Our woodworking workshop lies in the narrow part of Laboratooriumi street in Tallinn Old Town. Step inside the wooden door of house number 25; Andres Koidu will greet you with a quick glance and a shy hello. He is the master of the workshop and the maker of the many wooden horses.
How long have you been making wooden toys?
Not very long – I started carving toys when I came here to Labora workshop. I’ve however been doing classical woodwork for over 15 years. Now that I think of it, I made some toys for an exhibition in Sooma years ago, they should still be exhibited in a museum there.
How did you start? Is woodwork a family tradition?
I originaly started with painting, but then I realised I work better in 3D. So I started carving things from wood instead. It is not a family tradition, although my father did woodcarving of sorts. He would take a postcard of Tallinn and copy it using milimetre square paper. He would redraw the scenery in great detail onto a wooden board and then carve it out. It’s called intarsia, and because it was very detailed, it was almost good. And why Tallinn? Well, he was from a small village, so the only big city in Estonia fascinated him.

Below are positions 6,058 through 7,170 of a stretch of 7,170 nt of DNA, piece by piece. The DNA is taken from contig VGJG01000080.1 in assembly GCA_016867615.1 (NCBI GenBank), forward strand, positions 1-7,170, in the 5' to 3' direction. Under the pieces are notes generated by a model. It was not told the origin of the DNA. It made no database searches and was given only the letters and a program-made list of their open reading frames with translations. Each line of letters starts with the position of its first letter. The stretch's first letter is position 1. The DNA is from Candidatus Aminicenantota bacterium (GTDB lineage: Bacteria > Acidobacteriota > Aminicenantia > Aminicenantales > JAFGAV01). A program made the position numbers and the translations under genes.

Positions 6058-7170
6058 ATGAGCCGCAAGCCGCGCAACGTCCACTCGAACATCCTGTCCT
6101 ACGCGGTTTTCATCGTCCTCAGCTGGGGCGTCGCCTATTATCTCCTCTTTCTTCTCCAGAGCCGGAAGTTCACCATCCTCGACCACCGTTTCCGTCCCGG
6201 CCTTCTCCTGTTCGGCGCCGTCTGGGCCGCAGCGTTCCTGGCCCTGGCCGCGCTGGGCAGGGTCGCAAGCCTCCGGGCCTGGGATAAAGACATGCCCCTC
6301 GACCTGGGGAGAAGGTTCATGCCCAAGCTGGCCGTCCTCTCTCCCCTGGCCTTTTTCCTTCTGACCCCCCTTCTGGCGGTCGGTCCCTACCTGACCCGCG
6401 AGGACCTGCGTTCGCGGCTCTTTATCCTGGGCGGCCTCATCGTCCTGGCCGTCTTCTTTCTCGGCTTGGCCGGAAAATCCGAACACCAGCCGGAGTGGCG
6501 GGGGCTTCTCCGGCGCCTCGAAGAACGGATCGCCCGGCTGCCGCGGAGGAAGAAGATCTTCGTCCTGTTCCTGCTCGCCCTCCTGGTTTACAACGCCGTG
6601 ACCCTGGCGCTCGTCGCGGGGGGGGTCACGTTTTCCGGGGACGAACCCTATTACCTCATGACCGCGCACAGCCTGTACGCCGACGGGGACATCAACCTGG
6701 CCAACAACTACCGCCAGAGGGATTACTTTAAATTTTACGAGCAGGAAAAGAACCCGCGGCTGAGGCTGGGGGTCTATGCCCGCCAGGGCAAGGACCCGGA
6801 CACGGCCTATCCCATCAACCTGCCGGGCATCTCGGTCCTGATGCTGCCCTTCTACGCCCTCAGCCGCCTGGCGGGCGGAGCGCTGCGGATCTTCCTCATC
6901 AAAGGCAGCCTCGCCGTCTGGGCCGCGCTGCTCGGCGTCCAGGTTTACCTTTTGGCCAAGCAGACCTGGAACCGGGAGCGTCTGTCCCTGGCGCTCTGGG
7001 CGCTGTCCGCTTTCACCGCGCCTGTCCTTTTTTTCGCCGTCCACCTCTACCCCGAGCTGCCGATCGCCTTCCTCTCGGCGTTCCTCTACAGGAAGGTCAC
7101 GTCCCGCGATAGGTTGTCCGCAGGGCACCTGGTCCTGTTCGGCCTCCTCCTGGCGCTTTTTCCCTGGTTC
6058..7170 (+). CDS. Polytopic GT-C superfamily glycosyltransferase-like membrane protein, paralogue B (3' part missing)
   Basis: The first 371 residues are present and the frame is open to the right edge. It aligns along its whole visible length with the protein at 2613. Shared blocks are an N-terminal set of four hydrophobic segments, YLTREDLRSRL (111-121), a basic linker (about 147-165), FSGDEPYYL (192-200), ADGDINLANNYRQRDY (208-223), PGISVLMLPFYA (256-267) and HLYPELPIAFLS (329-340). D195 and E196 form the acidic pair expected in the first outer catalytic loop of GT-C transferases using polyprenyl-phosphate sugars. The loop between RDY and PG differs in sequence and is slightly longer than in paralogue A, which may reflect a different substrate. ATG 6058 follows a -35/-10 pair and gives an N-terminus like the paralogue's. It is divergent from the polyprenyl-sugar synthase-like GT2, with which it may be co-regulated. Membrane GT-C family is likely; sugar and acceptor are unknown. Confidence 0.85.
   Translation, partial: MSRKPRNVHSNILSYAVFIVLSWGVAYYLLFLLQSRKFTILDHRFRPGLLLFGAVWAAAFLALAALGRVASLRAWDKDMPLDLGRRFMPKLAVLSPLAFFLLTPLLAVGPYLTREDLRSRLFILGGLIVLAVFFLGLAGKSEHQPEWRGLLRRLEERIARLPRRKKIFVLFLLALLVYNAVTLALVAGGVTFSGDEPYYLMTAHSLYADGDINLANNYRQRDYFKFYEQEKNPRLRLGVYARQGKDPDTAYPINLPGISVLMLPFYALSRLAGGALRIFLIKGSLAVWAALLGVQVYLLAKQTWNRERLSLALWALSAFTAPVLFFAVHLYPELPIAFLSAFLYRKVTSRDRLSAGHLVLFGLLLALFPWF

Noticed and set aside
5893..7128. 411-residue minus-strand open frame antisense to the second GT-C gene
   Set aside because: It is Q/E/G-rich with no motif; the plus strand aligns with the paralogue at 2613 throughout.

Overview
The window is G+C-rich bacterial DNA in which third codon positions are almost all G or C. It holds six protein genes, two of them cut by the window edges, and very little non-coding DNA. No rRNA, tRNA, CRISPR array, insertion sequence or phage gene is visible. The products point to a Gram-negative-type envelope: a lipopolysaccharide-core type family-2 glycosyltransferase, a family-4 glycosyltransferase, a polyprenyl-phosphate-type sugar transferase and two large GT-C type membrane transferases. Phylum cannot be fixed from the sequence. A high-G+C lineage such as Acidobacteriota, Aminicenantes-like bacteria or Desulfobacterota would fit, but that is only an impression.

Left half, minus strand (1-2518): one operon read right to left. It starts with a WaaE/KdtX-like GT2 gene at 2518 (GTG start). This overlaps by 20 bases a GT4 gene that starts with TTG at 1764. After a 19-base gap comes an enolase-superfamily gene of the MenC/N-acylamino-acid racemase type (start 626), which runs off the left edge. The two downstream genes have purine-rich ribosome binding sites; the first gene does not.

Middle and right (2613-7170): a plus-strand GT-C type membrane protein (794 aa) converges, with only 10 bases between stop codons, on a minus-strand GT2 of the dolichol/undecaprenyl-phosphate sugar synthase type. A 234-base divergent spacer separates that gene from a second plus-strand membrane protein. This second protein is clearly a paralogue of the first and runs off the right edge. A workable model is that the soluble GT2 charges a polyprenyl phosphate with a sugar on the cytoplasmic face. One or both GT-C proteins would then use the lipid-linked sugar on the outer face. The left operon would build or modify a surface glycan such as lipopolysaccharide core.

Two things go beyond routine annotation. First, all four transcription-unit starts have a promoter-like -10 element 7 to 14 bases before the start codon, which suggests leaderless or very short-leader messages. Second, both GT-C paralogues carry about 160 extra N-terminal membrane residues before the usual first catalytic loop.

What is important in the woodwork you do?
I’ve been developing the carving of the wooden horses so that it would follow the Nordic tradition as much as possible. I studied books and photos to understand how to carve not only traditional shapes and motives, but also how to manage without using glue. For example the mane – I stick in and fasten the straw using small pieces of wood. If you wedge in wet pieces of wood so that they match perfectly, they will stick together later when they dry.
Which wood do you use?
At the moment I use mostly hazelnut branches to make the horses. For carving I prefer linden, it is soft and easy to work with, especially if I want to carve fine details. In the future I would like to try out making horses from harder wood such as appletree, birch or juniper.
And what is next?
We would like to open the woodworking workshop for the public. Children could come here to learn how to work with their hands, how to carve their own wooden toys. Adults as well, of course. The doors would be permanently open while I work here, so anybody could step in, see how wooden toys are made, and buy one if they wanted to.